The incredible star inlay on this cool ’60s table sucked me right in, but it needed a restoration of its beautiful veneer. Here’s how to refinish timber veneer on a beautiful secondhand find that might need a little polishing. The finished result was perfect for an earthy, cozy environment where warm timbers would fit right in.
Structurally, this table was in good shape, but the lacquer finish was busted. The legs and base were fine, if in need of a polish, but the top had a heavy lacquer coating that was bubbling and peeling everywhere.
Before stripping and working with a veneered surface, you’ll want to assess how thick it is. I took a close look at the top and saw that it was a couple of millimeters thick. It was very thin, so I had to be careful, but it wasn’t so paper-thin that it’d be impossible to work with.
Restoration supplies and cost:
- Old table
- Bottle of paint stripper and latex gloves
- Cheap scraper
- Sander and pads (120/240)
- Varnish of choice: mine was matte poly + an oil topcoat.
My plan: Paint stripper and a light sand.
I’ve tried to sand through lacquer before, and I don’t recommend it. The lacquer gums up the sandpaper, it takes forever and it gets messy. All that dust isn’t very nice either. Paint stripper is worth it for dissolving heavy coatings, and it works fast.
Non-toxic citrus stripper is great for indoors, but otherwise I don’t mind using regular paint stripper outdoors in a well-ventilated space. Wear gloves!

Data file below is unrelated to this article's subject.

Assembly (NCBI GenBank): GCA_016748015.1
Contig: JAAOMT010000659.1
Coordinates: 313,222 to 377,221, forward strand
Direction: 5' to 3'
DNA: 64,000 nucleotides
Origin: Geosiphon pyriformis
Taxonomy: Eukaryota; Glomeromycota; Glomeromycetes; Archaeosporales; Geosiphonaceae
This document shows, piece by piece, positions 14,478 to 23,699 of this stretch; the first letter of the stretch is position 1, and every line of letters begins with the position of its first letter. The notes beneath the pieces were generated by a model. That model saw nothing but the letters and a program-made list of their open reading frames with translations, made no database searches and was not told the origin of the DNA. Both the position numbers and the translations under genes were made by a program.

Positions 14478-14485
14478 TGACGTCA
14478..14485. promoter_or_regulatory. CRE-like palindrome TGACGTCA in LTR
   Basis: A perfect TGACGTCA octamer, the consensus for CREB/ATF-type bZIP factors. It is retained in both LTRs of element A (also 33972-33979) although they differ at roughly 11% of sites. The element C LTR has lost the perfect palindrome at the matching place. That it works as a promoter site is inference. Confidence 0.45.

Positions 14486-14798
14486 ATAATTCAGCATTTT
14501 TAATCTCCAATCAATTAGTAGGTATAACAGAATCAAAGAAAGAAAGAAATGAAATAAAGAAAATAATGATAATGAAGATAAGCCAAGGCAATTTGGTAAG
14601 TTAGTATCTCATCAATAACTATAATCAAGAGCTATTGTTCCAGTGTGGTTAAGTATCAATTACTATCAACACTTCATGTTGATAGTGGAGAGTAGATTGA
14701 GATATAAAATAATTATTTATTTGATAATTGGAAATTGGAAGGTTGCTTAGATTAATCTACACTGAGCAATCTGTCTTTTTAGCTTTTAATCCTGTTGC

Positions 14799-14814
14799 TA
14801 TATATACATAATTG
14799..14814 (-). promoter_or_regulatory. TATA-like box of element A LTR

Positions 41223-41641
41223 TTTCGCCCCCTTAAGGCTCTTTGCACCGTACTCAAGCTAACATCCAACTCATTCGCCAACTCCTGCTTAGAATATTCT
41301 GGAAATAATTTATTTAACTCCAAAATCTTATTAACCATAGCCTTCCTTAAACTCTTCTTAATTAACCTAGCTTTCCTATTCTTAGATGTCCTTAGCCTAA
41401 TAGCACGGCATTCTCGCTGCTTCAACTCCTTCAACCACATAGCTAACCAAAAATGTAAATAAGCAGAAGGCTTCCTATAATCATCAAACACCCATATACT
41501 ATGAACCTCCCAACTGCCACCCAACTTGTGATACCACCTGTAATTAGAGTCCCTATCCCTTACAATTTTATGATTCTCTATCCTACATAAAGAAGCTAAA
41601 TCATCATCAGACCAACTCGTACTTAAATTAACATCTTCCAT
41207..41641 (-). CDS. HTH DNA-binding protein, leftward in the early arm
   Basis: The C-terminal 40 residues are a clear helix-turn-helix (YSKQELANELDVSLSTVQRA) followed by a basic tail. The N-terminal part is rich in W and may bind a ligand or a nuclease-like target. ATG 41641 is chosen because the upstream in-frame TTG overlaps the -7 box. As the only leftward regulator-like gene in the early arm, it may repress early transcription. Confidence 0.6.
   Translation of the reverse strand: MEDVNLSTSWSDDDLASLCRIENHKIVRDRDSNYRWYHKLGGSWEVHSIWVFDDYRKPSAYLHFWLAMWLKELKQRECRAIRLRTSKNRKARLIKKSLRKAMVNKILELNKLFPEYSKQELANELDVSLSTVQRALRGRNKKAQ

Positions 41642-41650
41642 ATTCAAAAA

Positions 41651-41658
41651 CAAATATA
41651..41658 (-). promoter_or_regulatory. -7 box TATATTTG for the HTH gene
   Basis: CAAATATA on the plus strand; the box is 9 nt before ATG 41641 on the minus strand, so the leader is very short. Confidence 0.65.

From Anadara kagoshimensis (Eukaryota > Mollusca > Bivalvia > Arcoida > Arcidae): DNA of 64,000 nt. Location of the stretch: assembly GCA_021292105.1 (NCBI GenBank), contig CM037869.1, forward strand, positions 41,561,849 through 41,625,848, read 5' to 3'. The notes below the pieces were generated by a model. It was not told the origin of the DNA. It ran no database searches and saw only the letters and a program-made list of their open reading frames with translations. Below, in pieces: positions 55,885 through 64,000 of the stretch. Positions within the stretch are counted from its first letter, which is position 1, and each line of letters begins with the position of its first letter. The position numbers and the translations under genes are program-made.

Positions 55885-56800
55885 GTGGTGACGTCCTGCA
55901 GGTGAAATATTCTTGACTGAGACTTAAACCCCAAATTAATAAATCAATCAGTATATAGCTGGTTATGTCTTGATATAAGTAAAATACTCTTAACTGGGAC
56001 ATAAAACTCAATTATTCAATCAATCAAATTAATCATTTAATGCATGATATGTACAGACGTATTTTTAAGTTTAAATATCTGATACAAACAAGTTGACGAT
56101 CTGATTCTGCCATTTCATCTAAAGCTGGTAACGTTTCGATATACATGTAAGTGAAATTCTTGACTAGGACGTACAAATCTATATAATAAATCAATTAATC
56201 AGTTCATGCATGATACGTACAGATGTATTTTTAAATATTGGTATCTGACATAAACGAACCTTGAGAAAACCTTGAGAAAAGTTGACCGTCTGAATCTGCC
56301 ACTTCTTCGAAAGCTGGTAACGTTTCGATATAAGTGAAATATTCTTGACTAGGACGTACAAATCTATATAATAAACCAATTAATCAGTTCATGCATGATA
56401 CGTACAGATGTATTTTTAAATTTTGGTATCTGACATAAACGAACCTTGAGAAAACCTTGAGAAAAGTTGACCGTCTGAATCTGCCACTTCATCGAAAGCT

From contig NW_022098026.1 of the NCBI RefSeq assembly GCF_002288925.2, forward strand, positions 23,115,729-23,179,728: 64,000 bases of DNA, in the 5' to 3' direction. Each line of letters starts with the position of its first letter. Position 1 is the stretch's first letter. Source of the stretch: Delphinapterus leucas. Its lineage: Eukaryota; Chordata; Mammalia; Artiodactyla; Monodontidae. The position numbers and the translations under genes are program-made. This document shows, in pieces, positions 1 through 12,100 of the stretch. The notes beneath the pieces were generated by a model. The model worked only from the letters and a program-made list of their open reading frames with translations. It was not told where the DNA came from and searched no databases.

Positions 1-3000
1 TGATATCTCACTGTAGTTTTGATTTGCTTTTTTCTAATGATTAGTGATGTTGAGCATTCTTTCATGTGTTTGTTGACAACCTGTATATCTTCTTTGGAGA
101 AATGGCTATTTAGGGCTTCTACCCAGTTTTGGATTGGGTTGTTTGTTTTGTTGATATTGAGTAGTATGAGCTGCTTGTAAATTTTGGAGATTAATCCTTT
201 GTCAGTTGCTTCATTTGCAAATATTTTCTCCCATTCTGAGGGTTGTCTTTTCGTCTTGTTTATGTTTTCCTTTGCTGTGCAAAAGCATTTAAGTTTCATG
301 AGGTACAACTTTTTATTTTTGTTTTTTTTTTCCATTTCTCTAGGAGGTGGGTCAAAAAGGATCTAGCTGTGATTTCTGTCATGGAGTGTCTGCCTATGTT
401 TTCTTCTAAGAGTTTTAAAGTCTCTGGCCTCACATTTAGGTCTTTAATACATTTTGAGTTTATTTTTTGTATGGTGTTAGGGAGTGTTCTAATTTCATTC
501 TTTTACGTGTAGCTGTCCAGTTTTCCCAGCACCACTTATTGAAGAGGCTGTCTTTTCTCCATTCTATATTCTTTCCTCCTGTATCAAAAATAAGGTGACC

You start scraping off the paint stripper when it bubbles the varnished surface – usually within minutes. This is what the table looked like after the first round. Not bad, but there were still plenty of shiny patches.
Sometimes, you might need a second coat of paint stripper to get the rest. Applying a second coat of paint stripper worked well here – you can see that now it’s properly stripped of all coatings.
After using the paint stripper – and cleaning the residue with methylated spirits – it was time to sand the surface. With such a thin veneer, I didn’t want to sand this table too hard.
One pass with 120 grit paper, and my table was transformed. I was so excited to see the veneer! The grain of the perfectly-aligned pieces became apparent.
I gave the top another sand at 240 and applied one coat of a light brown stain, in order to lessen the contrast between the top and the already-stained legs. After that was the varnish: one coat matte poly for protection, one coat fine buffing oil for shine. The oil topcoat can be touched up without having to strip it all over again.
Here’s the finished table, ready for use and looking amazing.
I love how this little table turned out. It’s got a fun retro style that fits with my woolly rugs and blankets, and the star inlay is gorgeous. You never know what you’ll find secondhand – one person’s trash can be a fine treasure indeed.